‘Secret Obsession’ review: Wannabe psychological thriller from Netflix a lazy bore

Mike Vogel and Brenda Song in the not-so-suspenseful "Secret Obsession." Photo Credit: Jack Zeman

Slackly directed by Peter Sullivan, the Netflix movie, starring Brenda Song, hardly seems to try.

Mike Vogel and Brenda Song in the not-so-suspenseful "Secret Obsession."
Mike Vogel and Brenda Song in the not-so-suspenseful "Secret Obsession." Photo Credit: Craig Ruttle

‘Secret Obsession’

Directed by Peter Sullivan

Starring Brenda Song, Mike Vogel, Dennis Haysbert

Rated TV-14

Streaming on Netflix

If you think the title “Secret Obsession” is generic, you should see the movie. Actually, you shouldn’t bother.

Netflix’s wannabe psychological thriller with plot holes to spare and no jolts to speak of stars Brenda Song (an alum of “The Suite Life of Zack & Cody”) as Jennifer, who manages to elude a knife-wielding creep only to get creamed by a car and end up with amnesia.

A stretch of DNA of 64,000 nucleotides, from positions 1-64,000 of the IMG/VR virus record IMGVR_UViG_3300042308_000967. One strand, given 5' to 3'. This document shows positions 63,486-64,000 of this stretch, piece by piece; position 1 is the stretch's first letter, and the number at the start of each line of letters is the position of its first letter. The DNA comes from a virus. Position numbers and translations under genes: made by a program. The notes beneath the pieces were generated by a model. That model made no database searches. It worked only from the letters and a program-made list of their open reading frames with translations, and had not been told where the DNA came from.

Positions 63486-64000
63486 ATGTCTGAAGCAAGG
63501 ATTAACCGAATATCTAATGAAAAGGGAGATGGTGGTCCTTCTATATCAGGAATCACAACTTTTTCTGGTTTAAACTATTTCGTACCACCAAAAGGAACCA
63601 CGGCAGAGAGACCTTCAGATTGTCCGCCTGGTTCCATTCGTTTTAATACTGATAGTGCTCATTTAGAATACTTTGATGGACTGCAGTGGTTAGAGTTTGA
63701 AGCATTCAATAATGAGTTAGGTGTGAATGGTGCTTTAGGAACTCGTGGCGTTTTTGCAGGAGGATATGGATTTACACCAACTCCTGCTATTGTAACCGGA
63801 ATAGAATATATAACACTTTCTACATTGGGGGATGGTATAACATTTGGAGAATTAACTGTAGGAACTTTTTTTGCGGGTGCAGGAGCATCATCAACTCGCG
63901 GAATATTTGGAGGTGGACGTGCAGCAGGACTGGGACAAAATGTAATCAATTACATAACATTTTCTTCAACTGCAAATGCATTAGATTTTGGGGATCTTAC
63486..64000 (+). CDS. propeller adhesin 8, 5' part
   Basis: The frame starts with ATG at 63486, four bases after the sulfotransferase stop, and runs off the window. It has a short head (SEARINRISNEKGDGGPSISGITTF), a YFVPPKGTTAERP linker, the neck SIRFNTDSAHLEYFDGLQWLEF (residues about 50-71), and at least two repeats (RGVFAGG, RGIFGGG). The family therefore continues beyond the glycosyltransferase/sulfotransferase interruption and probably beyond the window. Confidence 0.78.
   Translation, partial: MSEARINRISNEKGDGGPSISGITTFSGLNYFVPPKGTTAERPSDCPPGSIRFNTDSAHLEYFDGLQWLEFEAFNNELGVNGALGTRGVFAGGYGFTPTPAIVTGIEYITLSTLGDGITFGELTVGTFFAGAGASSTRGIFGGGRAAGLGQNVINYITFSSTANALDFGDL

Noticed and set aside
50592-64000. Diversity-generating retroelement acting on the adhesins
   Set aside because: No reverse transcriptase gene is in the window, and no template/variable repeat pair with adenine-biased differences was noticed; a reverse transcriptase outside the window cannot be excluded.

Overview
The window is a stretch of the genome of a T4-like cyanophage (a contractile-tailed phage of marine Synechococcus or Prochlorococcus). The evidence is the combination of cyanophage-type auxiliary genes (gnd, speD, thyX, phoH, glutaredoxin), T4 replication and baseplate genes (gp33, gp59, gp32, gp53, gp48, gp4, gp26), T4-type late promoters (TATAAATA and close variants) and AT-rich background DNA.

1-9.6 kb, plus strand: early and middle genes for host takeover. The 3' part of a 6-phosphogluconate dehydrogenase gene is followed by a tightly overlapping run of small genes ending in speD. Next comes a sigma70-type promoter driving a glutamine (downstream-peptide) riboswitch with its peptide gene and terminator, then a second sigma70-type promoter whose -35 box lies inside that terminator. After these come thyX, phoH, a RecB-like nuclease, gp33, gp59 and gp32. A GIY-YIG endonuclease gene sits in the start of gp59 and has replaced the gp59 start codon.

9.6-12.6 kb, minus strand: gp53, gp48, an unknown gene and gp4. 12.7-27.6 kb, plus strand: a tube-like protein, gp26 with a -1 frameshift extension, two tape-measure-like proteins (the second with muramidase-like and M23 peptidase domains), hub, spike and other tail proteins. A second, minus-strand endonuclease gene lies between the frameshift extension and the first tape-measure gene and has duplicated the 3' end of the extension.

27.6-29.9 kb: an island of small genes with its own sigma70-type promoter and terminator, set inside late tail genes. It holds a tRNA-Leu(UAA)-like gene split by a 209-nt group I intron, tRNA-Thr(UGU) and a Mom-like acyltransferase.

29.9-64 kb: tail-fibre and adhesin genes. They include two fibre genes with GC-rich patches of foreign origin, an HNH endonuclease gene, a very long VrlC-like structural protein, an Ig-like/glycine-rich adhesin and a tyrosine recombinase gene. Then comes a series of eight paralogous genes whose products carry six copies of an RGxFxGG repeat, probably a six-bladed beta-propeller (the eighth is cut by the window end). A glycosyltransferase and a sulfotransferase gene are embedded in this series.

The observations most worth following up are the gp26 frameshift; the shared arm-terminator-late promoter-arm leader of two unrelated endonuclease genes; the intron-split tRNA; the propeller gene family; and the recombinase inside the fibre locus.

By her side is hunky Russell (Mike Vogel, of “The Help”), her doting husband — or so he claims. Jennifer can’t recall him, but a couple of photographs and — get this — identifying a back tattoo satisfy the hospital staff that he’s legit.

Jennifer’s unease grows when Russell brings her home to a secluded mansion where neighbors are scarce (our nearest ones are “a mile away,” he reminds), cell service is spotty (yawn) and the supposed spouses’ wedding pictures scream Photoshop for Beginners. Jen smells a rat.

Det. Frank Page (Dennis Haysbert), who would’ve retired except for a family tragedy that’s mentioned and quickly abandoned, gets a whiff of something worse that’s decomposing as he doggedly follows the case to its predictable end.

The nagging issue with this movie, slackly directed and co-written by Peter Sullivan, is that even though the story is set in the present, it seems like it’s pre-internet. A few clicks could clear things up. But then there’d be no movie.

TV thrillers can make for cheesy good fun, even with — if not thanks to — preposterous plots and over-the-top acting. “Secret Obsession” doesn’t go there. It’s just by-the-numbers and lazy. No secret: That’s a bore.

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